Emerald Green

A fun conclusion to a charming series, Emerald Green is the third and final book from Kerstin Gier in her Ruby Red Trilogy about time-travel, romance, secret societies, and stopping a really creepy guy from becoming immortal. Like ya do.

Gwen grew up in the shadow of her cousin Charlotte... not only was Charlotte beautiful, talented, popular, redheaded, and rich, but Charlotte was destined to become a time-traveler and complete the mission of a secret society with which their family has been involved for generations. But when it turns out that Charlotte *doesn't* have the gene and it's Gwen who will fulfill the prophecy (and whose birthdate was actually fudged to deflect focus), everything is different. Through Ruby Red and Sapphire Blue, Gwen discovers her ability, learns more, and gets limited information about what's expected of her, but it's obvious she's not being told the whole story. In Emerald Green, Gwen will finally be able to unravel the mystery surrounding not just her own birth, but the intentions of the secret society whose agenda she's not willing to blindly follow.

If you're looking for a light, sweet read with romance, pretty costume dresses, and charm, then I'd definitely recommend the Ruby Red Trilogy. It's a good fit for teenage girls in the 12-16 age range, as there isn't much more-than-kissy content to get anyone's knickers in a twist. Just lots of romantic angst and lack of clear communication. Sounds about right for the early teen years.

I don't recommend judging books by their covers but, let's face it, I think these covers do a pretty good job at setting your expectations. Pretty dresses, time travel, romance. Don't expect great depth or shocking plot twists and reveals. Most of the things Gwen learns in this book are facts that the readers has seen coming for a very long while, so you might be a touch irritated at her dimness, but Emerald Green is a nice wrap-up so at least poor Gwen can catch up.

A point of note: I sense a bit of redhead envy in Gier's childhood, given that Charlotte's hair is a frequent point of discussion, usually in the same sentence as a remark about her attitude or villainy. (Gier's hair is blond but has enough richness to it that she might also have redheads in her family.) I actually enjoyed seeing a redhead in a less-than-flattering role, as Charlotte's is an interesting role, particularly in this book, where she's finally dealing more actively with her frustration at not being the destined time-traveler as everyone expected. Thwarted ambition, anger, and sadness... it would have been nice to have more of this (or have Charlotte included in the ultimate triumph) but this is Gwen's story and so we focus on our time traveling teen.

Gier is a German author, so I find it particularly amusing that this storyline is all set in London, but she obviously has familiarity with the city, as everything seems quite accurate. This series was a pleasant bit of escapism with lots of heart. Whatever project Gier tackles next, I'll be happy to read it.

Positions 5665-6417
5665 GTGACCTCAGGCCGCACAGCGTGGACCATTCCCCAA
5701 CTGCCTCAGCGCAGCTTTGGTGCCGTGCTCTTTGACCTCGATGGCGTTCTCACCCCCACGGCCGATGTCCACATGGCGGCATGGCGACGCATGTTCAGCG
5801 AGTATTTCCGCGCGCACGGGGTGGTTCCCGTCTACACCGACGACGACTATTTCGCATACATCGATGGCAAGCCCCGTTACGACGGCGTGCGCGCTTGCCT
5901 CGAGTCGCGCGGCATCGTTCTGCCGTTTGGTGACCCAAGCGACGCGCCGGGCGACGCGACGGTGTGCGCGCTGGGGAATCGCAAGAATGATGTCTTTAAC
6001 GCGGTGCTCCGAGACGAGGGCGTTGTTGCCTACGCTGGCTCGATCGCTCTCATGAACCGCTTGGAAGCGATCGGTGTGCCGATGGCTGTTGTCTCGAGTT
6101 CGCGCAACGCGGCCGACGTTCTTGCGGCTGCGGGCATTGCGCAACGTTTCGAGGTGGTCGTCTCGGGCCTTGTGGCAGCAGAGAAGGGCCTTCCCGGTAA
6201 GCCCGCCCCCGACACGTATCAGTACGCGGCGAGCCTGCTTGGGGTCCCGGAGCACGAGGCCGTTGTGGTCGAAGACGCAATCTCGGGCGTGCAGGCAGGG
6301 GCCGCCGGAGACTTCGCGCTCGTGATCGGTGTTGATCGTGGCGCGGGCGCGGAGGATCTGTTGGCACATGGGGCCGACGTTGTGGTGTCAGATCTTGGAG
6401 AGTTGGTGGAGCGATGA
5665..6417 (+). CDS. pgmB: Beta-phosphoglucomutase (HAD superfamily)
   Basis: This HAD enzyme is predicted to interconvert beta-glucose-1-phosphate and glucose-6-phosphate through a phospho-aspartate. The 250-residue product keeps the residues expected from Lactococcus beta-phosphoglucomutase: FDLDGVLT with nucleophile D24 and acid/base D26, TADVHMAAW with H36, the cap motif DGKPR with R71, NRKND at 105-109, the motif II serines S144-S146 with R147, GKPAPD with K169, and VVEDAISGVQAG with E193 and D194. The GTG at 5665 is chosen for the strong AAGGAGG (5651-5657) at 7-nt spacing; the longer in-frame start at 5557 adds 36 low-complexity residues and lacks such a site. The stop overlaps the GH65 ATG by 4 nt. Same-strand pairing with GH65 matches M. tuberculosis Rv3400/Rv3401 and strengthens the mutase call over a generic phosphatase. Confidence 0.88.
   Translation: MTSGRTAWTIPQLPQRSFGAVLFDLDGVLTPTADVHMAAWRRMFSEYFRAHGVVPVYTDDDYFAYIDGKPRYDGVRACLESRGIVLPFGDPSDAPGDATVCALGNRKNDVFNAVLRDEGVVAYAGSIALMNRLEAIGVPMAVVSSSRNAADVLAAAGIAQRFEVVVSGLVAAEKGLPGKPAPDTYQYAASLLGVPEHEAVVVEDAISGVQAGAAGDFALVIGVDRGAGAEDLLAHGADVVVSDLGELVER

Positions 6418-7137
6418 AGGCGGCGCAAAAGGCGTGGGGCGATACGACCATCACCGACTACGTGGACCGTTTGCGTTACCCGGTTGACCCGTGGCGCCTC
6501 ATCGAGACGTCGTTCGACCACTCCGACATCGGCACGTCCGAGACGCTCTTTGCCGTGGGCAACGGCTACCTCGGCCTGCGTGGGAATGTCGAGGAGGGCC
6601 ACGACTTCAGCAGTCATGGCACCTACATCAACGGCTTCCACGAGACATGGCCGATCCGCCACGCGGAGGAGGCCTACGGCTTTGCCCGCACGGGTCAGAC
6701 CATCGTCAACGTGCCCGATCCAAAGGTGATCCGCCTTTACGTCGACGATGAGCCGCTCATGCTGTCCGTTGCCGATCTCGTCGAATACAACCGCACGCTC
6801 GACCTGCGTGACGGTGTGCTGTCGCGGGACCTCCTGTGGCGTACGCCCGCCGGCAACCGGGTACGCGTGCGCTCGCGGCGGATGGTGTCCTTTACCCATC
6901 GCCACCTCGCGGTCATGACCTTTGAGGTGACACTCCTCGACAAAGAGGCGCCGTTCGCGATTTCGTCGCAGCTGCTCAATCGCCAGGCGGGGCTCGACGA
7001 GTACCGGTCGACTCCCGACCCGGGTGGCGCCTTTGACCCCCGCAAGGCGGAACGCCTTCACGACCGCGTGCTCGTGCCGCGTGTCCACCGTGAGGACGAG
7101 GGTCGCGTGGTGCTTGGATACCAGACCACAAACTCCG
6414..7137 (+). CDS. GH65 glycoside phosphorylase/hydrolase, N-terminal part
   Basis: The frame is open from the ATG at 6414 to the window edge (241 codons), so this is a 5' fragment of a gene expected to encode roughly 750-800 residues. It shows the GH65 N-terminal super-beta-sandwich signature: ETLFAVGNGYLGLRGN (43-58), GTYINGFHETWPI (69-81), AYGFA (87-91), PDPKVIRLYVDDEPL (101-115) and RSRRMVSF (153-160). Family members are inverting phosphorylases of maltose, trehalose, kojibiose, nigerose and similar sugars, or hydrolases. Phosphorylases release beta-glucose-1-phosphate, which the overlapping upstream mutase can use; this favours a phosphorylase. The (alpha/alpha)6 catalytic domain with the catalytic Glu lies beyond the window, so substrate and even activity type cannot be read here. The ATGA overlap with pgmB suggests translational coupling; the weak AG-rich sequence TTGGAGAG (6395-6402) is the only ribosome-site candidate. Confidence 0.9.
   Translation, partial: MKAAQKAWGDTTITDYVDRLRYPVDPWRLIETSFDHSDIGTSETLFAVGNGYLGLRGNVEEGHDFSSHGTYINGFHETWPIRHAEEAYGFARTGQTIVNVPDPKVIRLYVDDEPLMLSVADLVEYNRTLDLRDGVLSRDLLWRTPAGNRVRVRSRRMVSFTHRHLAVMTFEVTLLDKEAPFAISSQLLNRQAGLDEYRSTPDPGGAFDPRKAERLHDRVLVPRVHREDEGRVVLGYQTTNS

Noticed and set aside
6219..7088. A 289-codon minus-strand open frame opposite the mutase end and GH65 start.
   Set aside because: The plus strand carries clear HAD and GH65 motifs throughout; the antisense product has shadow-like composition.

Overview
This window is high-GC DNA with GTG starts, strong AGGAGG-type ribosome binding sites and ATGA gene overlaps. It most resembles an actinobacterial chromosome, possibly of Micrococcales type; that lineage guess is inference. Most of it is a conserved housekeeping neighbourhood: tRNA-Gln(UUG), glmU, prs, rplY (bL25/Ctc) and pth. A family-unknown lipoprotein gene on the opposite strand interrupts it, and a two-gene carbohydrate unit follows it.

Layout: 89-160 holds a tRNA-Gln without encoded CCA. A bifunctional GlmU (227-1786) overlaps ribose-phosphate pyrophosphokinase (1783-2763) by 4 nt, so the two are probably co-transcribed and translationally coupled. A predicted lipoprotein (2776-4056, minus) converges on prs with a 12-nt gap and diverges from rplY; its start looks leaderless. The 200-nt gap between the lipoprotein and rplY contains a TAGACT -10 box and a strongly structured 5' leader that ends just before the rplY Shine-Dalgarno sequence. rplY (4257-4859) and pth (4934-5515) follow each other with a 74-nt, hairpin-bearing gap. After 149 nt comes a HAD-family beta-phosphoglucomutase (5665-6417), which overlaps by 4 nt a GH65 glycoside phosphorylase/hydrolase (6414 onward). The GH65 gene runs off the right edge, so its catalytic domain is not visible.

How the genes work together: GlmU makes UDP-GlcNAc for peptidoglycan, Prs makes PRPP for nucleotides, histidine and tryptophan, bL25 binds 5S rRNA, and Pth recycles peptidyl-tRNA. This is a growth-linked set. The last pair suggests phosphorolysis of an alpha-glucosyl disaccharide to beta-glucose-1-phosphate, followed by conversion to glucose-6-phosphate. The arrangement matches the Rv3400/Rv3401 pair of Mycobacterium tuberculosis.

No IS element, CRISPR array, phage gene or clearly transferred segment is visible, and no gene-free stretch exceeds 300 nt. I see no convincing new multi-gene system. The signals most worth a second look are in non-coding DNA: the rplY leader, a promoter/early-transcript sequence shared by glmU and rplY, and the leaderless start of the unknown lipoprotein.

Lost Cat: A True Story of Love, Desperation, and GPS Technology

Despite the fact that I am very much a cat lady and have a deep love for animals overall, I am generally not one for books about our furred, feathered, hooved, or scaled friends. The reason for this is largely because I know it will all end in tears... and when animal are involved (real or fiction) and they end up taking a trip to the farm, I weep. I will sob into the fur of my cat, who accepts this fate with impressive patience for about ten minutes before she determines she's had enough and attempts to flee my embrace.  

Lost Cat: A True Story of Love, Desperation, and GPS Technology was added to my to-read pile the week it went on sale, after I saw and was utterly charmed by the book trailer. If you haven't seen it yet, stop now and go do so. It took a while for me to actually get to it but it was a truly charming read. Caroline Paul was in an accident (a small plane crash to be precise), which left her rather house-bound in the San Francisco home she shares with her thirteen-year-old indoor/outdoor cats, Tibia and Fibula, while she recovered. (The names are funny on their own, but doubly so to Caroline when the doctors tell her those are two of the bones she broke in her accident.) Her girlfriend, Wendy MacNaughton, was new enough to the scene that Caroline was grateful Wendy stuck by (and since Wendy did the illustrations for this book, we're all very grateful, too). Wendy, not being a cat owner, did not get the Cat Thing, but found Tibby and Fibby to be nice enough.

Then Tibby went missing. He just disappeared one day from Caroline's San Francisco home... and then, after five weeks of searching, pet psychics, pound visits, and hysterical tears... Tibby came back. Entirely on his own, he showed up in Caroline's bedroom one night and meowed to announce his presence. He was completely healthy (even half a pound heavier) and totally silent on his whereabous, though even after reappearing, he stopped eating at home and yet must have been eating somewhere... Caroline, still recovering from her injuries, became obsessed with finding out where he'd been, where he was eating, and why he had gone.